The Effingham County School System improved its scores this year from last year in both the Fifth-Grade Writing Assessment and Criterion-Referenced Competency Tests, school officials reported Wednesday.
The Fifth-Grade Writing Assessment scores were a bit of a mixed bag. Five of Effingham’s eight elementary schools raised their mean score from last year; at the same time, five elementary schools had a decrease in their percentage of students meeting or exceeding the standard for the test.
“Even though we had more students who did not meet (the standard), their scores were higher,” Assistant Superintendent Greg Arnsdorff told the Effingham County Board of Education. “They were closer to the bar to meet, and certainly our ‘exceeds’ students drove up our total scores across the district, so we have very positive movement.”
The 814 Effingham County fifth-graders who took the writing assessment in March posted a mean score of 220, which Arnsdorff said was the district’s highest score ever. Effingham County scored a 216 last year on the test, which rates students’ scores on a scale of not meeting (100-199), meeting (200-249) and exceeding (250 and above) the standard.
Effingham surpassed the mean score for the state (215) and the First District Regional Educational Service Agency (210). Effingham County’s 220 ranked ahead of the other 17 school districts in First District RESA, as did its 18 percent of students exceeding the standard.
Sixty-six percent of Effingham fifth-graders met the standard, giving the district a total of 84 percent meeting or exceeding. That was down from 88 percent last year.
But, Arnsdorff said, “We have doubled the number of students who exceeded standards since 2010, when we were at 9 percent.”
Since then, the Effingham County School District has taken steps to improve writing in all grade levels, such as establishing uniform methods for teachers to use in the classroom and having a designated literacy intervention specialist who works closely with each elementary school. Also, students maintain writing portfolios beginning in kindergarten, so samples of their work accompany them through each grade.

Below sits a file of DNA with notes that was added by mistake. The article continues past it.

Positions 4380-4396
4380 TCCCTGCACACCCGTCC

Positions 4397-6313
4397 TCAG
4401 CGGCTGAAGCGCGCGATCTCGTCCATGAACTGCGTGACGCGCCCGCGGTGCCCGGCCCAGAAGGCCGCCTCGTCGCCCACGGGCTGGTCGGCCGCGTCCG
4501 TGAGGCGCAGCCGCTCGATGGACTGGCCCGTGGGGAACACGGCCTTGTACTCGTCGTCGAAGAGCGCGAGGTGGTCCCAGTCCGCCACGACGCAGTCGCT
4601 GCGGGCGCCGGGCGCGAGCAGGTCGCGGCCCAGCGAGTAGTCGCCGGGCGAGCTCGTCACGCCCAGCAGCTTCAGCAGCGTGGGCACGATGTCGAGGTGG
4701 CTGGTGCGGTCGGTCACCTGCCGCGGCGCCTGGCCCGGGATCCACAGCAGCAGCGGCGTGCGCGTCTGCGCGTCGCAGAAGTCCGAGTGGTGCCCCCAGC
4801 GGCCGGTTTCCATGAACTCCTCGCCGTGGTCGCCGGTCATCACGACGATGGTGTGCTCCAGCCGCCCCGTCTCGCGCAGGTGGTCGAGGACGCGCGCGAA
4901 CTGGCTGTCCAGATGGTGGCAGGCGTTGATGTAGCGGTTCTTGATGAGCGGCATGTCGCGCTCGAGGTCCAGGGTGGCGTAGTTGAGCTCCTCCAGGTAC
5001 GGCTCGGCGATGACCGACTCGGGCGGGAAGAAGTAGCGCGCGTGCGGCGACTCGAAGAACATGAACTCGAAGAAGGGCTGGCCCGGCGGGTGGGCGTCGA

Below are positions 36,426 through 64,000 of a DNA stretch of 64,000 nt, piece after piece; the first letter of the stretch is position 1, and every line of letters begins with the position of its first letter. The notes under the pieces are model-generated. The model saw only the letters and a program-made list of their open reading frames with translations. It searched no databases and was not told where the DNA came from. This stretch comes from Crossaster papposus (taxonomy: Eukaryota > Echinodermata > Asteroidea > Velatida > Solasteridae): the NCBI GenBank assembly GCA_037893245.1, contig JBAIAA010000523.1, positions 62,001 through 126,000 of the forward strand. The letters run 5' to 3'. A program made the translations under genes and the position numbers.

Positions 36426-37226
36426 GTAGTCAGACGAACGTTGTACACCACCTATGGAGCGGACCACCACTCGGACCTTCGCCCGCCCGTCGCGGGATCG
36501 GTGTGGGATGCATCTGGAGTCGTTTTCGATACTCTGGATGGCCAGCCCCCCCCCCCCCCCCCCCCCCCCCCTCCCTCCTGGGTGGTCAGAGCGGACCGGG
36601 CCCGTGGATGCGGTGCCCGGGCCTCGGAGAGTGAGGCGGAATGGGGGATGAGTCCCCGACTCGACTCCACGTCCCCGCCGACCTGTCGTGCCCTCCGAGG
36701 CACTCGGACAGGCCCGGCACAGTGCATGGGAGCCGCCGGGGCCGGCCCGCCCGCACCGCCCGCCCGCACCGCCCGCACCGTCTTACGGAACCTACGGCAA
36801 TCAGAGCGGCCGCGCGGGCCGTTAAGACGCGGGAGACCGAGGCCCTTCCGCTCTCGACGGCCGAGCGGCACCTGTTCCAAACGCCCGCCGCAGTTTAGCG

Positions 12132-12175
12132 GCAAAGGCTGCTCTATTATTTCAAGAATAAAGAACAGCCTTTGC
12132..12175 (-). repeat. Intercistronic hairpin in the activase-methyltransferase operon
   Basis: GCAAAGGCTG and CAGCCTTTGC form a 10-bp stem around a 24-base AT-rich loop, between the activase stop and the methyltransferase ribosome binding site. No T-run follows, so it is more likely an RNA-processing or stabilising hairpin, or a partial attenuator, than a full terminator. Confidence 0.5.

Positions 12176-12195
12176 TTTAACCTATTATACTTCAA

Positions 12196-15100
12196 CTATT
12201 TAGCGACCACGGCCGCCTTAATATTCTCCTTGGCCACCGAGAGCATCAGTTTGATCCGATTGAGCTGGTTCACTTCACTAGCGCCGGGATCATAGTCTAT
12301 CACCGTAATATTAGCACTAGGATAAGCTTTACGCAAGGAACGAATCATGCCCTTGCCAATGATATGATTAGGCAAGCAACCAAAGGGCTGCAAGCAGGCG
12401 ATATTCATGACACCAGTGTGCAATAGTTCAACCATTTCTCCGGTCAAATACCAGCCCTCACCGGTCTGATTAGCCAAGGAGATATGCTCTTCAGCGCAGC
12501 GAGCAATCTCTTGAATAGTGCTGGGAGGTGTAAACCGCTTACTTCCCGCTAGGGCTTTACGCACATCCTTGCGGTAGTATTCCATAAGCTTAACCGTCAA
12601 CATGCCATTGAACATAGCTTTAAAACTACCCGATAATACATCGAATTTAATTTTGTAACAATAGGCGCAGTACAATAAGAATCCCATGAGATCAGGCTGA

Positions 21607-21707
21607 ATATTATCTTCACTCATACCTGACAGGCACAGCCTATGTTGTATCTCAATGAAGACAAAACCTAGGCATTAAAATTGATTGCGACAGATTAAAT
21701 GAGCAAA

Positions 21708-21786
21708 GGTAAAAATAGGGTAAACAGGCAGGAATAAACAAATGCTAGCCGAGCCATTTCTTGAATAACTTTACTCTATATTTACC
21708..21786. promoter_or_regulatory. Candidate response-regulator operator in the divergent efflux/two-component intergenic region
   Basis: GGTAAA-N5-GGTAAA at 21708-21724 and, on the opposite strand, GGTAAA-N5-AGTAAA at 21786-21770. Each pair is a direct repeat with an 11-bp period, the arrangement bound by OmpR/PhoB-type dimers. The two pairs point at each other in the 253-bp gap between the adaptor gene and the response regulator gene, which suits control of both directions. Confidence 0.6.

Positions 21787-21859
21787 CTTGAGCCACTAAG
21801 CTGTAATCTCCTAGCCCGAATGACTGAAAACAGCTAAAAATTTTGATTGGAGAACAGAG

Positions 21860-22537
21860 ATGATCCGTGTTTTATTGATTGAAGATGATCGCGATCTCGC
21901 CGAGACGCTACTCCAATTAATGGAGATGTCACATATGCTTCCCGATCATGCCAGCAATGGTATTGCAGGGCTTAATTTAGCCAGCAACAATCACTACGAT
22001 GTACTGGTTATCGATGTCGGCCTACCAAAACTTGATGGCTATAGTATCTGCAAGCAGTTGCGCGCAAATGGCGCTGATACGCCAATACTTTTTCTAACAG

“Our writing scores have shifted greatly from a few years ago,” Arnsdorff said. “I think our consistency of effort is paying off, and we’ll continue to hone our work as we move forward.”
Effingham’s highest score increases from last year to this year were 12 points at Marlow Elementary (213 to 225) and Rincon Elementary (210 to 222), and 10 points at South Effingham Elementary (222 to 232). The three decreases in scores — at Blandford, Ebenezer and Sand Hill elementary schools — were each by four points.
Marlow also had the highest number of students meeting or exceeding the standard, 93 percent, followed by South Effingham with 90 percent and Rincon with 89. That was an increase of 6 percent for Rincon and 4 percent for Marlow; Springfield (2 percent) was the only other school with an increase.
First look at CRCT scores
Effingham County scores improved across the board on the Criterion-Referenced Competency Tests, which are given in five subject areas to students in grades 3-8.
Arnsdorff gave the school board a preliminary look at this year’s CRCT scores. A complete report will be given when state data is available, he said.
The news was particularly good for Effingham’s elementary schools, which saw higher scores than last year in reading, English, math, science and social studies in third, fourth and fifth grades.
“As a system, we increased our performance in every grade level in elementary school in every content area,” Arnsdorff said.
That included 100 percent of students meeting or exceeding the standard in nine content areas — fifth-grade English at Blandford; third-grade reading at Guyton; fifth-grade English and math at Marlow; fifth-grade reading, English and math at Rincon; and fourth-grade reading and English at South Effingham.
Among middle schools, Effingham’s scores increased in nine of the 15 content areas — including all five for eighth grade. The highest eighth-grade scores were 99 percent meeting or exceeding the standard in reading and 98 percent in English.
“Every school has something that they can be proud of and they also have things that they can concentrate on and work on for next year,” Arnsdorff said.
Arnsdorff credited the district’s teachers for their hard work, especially since they had to adjust this year to the implementation of the new Common Core Georgia Performance Standards.
“I think these test scores speak again to the hard work and dedication of our staff. I don’t need to tell this board that this has been a challenging year for our instructional staff,” he said.
“That’s very good,” board of education Chairman Lamar Allen said of the test scores. “You can’t ask for much more in one year. That’s outstanding work on our staff’s part.”